Pluto reaches somewhere between magnitude 13.8 and 14.1 at opposition making it a rather challenging object to see from washed-out skies. But Pluto’s tiny size helps us pull it out of the light pollution: because it is star-like, we can use high magnification to improve the contrast. Even from my light polluted front yard, I’ve seen stars of this magnitude with my 10 inch Dob using moderate to high magnification (150x to 250x). So in theory, Pluto is within reach.

Unfortunately, Pluto is currently located in Sagittarius. This is not good. That puts Pluto low on the horizon (and I have a particularly cluttered southern horizon). It also brings Pluto into view during the hazy months of summer, when transparency in the Washington DC area is consistently poor. Even worse, it puts Pluto right in the middle of the Milky Way, with lots of other stars of similar brightness. if you think finding a needle in a haystack is hard, try hunting for a particular 14th magnitude star in the middle of the Milky Way....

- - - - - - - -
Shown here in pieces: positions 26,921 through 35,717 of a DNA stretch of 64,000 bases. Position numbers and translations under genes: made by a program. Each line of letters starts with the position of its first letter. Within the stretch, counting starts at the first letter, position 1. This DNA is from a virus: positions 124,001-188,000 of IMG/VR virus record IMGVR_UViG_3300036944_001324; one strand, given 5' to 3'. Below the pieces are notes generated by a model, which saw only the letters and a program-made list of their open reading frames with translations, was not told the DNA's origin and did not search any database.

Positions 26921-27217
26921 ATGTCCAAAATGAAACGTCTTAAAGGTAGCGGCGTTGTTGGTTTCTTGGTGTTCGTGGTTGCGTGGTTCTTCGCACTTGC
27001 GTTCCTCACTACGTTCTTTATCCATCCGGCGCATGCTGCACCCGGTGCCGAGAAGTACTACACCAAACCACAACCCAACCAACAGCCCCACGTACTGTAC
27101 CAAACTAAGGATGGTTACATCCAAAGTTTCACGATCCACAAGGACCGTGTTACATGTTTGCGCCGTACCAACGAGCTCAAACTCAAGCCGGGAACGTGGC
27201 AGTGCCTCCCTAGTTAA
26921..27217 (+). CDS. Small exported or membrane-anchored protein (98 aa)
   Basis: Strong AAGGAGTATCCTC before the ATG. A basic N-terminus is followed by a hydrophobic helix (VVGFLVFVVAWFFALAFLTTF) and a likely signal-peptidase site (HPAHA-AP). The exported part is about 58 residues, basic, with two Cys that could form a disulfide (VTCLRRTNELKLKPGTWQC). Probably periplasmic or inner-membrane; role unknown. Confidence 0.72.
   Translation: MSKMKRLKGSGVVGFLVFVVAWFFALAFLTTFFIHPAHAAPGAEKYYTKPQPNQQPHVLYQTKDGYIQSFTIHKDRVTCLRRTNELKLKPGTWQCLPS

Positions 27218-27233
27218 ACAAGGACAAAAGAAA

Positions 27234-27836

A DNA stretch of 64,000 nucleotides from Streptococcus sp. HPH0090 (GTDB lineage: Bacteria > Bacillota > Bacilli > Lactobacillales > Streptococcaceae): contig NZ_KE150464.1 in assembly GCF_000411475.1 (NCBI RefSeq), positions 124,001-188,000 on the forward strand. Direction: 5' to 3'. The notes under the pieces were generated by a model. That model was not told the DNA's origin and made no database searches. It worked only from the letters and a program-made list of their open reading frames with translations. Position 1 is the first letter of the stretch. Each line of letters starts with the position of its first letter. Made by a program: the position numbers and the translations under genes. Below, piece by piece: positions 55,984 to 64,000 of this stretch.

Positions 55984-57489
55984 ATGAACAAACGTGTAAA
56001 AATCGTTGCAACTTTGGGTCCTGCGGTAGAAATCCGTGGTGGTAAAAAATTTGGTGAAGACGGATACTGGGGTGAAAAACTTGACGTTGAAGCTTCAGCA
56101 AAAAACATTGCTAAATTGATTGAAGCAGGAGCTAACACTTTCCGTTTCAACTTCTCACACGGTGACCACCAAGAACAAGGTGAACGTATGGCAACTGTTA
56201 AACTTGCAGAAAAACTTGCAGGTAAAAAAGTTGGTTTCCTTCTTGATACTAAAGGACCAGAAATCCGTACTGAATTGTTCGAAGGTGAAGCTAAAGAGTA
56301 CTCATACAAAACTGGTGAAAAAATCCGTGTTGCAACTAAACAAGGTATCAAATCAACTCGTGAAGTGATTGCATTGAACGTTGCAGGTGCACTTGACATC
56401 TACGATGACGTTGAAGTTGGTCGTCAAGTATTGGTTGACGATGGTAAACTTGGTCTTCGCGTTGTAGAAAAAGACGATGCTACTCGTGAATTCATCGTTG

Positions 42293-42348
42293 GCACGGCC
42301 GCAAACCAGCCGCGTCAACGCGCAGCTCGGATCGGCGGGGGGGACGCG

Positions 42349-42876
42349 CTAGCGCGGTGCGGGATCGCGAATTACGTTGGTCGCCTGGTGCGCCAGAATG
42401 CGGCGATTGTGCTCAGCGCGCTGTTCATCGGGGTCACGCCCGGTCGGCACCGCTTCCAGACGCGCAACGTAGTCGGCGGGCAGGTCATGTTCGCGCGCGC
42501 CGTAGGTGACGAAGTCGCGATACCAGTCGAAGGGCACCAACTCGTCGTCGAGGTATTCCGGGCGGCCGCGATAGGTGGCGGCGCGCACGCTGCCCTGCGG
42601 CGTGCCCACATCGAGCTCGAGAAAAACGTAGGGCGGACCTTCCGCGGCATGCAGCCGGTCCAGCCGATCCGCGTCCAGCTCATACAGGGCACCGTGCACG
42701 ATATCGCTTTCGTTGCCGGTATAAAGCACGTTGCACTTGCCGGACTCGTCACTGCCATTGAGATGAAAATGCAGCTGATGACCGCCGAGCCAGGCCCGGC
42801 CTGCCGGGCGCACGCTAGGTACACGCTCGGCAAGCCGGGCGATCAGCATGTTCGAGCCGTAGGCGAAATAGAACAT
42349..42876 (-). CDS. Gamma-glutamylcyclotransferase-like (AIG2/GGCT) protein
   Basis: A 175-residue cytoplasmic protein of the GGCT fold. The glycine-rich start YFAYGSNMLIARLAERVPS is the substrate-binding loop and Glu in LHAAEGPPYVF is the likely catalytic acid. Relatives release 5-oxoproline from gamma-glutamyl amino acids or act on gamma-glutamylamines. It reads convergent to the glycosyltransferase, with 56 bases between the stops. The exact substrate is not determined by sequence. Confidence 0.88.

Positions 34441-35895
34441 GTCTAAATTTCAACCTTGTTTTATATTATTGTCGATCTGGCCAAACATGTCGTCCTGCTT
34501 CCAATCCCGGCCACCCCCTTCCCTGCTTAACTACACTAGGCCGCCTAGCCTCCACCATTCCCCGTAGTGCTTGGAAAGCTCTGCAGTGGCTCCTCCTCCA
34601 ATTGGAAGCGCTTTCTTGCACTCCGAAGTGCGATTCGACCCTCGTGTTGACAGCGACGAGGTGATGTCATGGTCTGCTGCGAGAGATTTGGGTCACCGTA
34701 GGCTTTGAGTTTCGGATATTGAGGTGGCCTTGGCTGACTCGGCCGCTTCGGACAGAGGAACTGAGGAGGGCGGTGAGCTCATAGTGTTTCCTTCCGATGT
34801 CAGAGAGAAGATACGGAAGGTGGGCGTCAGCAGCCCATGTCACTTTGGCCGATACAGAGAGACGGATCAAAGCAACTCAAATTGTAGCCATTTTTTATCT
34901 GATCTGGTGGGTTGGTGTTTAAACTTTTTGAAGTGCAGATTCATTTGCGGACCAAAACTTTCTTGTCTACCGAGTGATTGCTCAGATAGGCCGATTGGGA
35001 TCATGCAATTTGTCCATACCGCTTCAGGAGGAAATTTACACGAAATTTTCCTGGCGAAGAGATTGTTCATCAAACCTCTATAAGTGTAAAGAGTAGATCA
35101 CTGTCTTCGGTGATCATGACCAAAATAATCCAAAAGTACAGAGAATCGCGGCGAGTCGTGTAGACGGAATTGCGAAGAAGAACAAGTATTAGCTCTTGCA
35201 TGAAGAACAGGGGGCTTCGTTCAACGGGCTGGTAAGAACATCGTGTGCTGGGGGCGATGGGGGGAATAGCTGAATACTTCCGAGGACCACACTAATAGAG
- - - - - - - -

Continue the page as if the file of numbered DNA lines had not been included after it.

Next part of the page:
I’m going to try again this summer to see Pluto. I encourage you to try, too. Let me know if you succeed. The best way to be sure you have the right object is to observe it again a week or two later and look for movement. At moderate to high magnification the motion should be fairly clear. And let me know if you succeed!

Here are a few resources to help you in the hunt for Pluto:

Sky & Telescope Pluto Locator Charts for 2010 (you may need to register with Sky & Telescope to access this, but registration is free)

The Pluto Challenge

Pluto Finder Chart

By the way, while Pluto has been officially demoted from planetary status, the Washed-out Astronomer will continue to treat Pluto as a planet, at least as far as this web site is concerned.